Could Caucus of Working Educators Oust PFT Leadership?

City Paper’s Daniel Denvir has a lengthy article today about the Caucus of Working Educators, a 141-member group founded in March that just held its first convention. Denvir compares it to Chicago’s Caucus of Rank and File Educators, which took over the Chicago Teachers Union in 2010 and held a successful, well-supported strike in 2012.

Of course, Philadelphia teachers are banned from striking by state law. But the article paints a picture of a group of teachers upset (or at least disappointed) with PFT leadership. The state takeover of schools in 2001, changing attitudes about unions, and the pro-charter school movement have stripped PFT of a lot of its power.

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Baggage Handlers Picket at PHL Airport

A group of baggage handlers have been picketing at Philadelphia International Airport since this morning.

Though the Pennsylvania director of SEIU 32BJ called the action a strike, reports no flights appear to be affected. The airport previously said airlines have a contingency plan in case of a strike. The striking workers are employees of PrimeFlight, an airline contractor, working in ground transportation at the airport (baggage handling, wheelchair transport, curbside check-in, etc.).

The non-union workers make as little as the federal minimum wage, $7.25 an hour. The minimum wage hike for city contractors Michael Nutter ordered in May does not apply to the PrimeFlight workers. Read more »

There Is No Way Philly Unions Are Going to Pick the Next Mayor

Photo | Jeff Fusco

Photo | Jeff Fusco

Remember how, just about a month or two ago, everybody was speculating that Philly’s unions were going to unite and pick the city’s next mayor?

Folks, it ain’t gonna happen.

In the last week, we have two major data points that suggest the city’s labor movement — while large and collectively powerful — is simply too diverse, and maybe too disjointed, to pull off a power play like picking a mayor for the rest of us.

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Philadelphia Unions Quarrel Over New Convention Center Work Rules

Photo | Jeff Fusco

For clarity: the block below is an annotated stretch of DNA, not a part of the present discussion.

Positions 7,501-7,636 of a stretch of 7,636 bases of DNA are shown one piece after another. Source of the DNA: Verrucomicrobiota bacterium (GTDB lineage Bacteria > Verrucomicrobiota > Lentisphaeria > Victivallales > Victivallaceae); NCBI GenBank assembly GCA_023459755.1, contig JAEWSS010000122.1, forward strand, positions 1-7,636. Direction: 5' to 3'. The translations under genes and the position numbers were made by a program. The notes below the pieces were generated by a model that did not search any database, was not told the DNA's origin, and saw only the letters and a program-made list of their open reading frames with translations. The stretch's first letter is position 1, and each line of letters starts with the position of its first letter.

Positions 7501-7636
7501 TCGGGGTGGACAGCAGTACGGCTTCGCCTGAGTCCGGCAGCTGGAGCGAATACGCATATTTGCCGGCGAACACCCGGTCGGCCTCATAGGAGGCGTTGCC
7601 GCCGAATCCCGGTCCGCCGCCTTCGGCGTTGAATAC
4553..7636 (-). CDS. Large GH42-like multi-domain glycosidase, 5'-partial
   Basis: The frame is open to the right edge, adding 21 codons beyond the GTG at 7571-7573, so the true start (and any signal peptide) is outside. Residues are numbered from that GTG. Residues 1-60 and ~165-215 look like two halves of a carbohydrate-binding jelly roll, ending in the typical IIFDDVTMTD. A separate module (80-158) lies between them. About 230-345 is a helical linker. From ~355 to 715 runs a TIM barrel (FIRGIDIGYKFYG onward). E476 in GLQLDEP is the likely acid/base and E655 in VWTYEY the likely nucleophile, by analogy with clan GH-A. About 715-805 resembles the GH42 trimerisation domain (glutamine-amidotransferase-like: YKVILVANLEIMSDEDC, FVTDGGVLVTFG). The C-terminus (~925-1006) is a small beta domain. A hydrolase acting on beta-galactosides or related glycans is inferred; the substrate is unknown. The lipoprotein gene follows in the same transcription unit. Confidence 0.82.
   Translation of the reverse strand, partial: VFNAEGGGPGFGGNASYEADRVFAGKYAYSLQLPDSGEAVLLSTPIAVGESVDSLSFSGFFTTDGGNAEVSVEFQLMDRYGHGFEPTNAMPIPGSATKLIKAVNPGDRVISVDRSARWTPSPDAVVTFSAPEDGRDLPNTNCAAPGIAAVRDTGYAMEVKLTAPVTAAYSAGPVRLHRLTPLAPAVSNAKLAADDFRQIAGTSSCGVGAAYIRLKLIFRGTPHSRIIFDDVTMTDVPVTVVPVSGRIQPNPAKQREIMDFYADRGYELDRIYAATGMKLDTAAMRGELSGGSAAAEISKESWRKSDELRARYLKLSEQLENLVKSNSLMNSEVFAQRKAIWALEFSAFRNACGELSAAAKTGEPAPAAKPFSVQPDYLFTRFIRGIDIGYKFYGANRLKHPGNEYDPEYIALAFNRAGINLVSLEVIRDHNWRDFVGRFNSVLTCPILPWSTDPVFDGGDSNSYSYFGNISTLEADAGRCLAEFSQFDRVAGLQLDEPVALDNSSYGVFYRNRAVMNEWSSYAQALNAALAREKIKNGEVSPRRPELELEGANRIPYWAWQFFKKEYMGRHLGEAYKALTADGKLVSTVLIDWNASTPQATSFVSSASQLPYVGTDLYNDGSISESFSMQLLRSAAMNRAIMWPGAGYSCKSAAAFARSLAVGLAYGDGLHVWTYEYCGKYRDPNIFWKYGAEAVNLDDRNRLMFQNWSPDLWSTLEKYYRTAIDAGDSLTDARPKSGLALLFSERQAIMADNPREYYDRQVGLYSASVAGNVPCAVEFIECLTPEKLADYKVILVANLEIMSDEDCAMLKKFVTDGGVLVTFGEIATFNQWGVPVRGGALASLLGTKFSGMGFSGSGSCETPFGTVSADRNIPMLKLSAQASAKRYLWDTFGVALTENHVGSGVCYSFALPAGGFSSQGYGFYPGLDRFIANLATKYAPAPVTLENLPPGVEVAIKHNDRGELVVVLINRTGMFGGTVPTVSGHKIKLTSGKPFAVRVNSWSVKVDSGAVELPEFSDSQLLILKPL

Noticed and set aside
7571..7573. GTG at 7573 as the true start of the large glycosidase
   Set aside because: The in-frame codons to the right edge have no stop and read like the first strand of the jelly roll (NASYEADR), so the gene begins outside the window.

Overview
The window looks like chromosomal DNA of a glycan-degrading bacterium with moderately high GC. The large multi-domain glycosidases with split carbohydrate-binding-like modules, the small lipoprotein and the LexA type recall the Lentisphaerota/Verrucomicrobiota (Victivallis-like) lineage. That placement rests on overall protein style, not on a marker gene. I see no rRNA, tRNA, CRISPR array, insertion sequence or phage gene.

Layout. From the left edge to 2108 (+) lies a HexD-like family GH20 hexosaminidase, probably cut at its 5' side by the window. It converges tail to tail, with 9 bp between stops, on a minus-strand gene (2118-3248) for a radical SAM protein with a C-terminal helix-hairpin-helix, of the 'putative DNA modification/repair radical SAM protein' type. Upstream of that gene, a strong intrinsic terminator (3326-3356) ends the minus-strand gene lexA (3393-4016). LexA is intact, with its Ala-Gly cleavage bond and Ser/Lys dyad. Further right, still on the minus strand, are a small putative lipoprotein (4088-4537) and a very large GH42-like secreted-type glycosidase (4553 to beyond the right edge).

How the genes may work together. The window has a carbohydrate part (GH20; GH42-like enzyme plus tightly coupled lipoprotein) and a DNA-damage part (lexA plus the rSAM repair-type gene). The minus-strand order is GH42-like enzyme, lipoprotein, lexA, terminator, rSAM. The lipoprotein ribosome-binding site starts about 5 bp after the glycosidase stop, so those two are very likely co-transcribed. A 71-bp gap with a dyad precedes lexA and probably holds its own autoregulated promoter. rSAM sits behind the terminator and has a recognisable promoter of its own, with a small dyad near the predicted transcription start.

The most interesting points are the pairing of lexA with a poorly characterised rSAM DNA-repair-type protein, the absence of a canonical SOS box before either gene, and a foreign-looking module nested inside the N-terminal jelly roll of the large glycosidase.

Photo | Jeff Fusco

While the day was subdued inside the Convention Center Monday, tensions between unions “erupted” outside, the Inquirer reports. The fracas started when leaders of IBEW Local 98, Laborers Local 332 and Stagehands Local 8 walked their workers into the Convention Center past a group of jeering Teamsters.

The dispute stems from new work rules at the Center, which told unions they had until Monday of last week to sign. Carpenters Local 8 and the Teamsters Local 107, didn’t, and are currently shut out of the process.

Teamsters picketed outside the Convention Center on Monday, leading to the Inquirer getting some fantastic quotes for the newspaper. Check out the war of words between IBEW Local 98 business manager John Dougherty and people from the Teamsters and Carpenters unions.

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A Primer on the Pennsylvania Convention Center Mess


If you’re confused about the union protests at the Pennsylvania Convention Center, you’re not alone. So let’s break it down.

There are six unions that work at the Convention Center: carpenters, teamsters, riggers, stagehands, laborers and electricians. Of those six, two of them (the Carpenters and Teamsters) did not sign a revised Customer Satisfaction Agreement, which contains new rules governing the unions’ work at the Center. Some of the terms of the agreement were favorable to the unions, it seems, such as 3 percent pay raises for 10 years.

Other terms look less favorable, perhaps. For instance, exhibitors have been granted new leeway in setting up. As long as they use full-time employees (unionized or not) and don’t go beyond 600 square feet, exhibitors can assemble booths themselves, and even use “uncomplicated” power tools. That’s a big change.

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Union Rejects SEPTA Contract Offer, Wants Binding Arbitration

The last of several union contracts with SEPTA expires on April 6, and the head of the Transit Workers Union told the Daily News Thursday he’s not taking the current offer.

[TWU Local 234 president Willie] Brown told the Daily News yesterday that he won’t accept SEPTA’s initial offer of a five-year contract with no raises during 2014 and 2015, a 6 percent raise spread over the next three years, increased employee contributions to health care and no pension plan for new hires.

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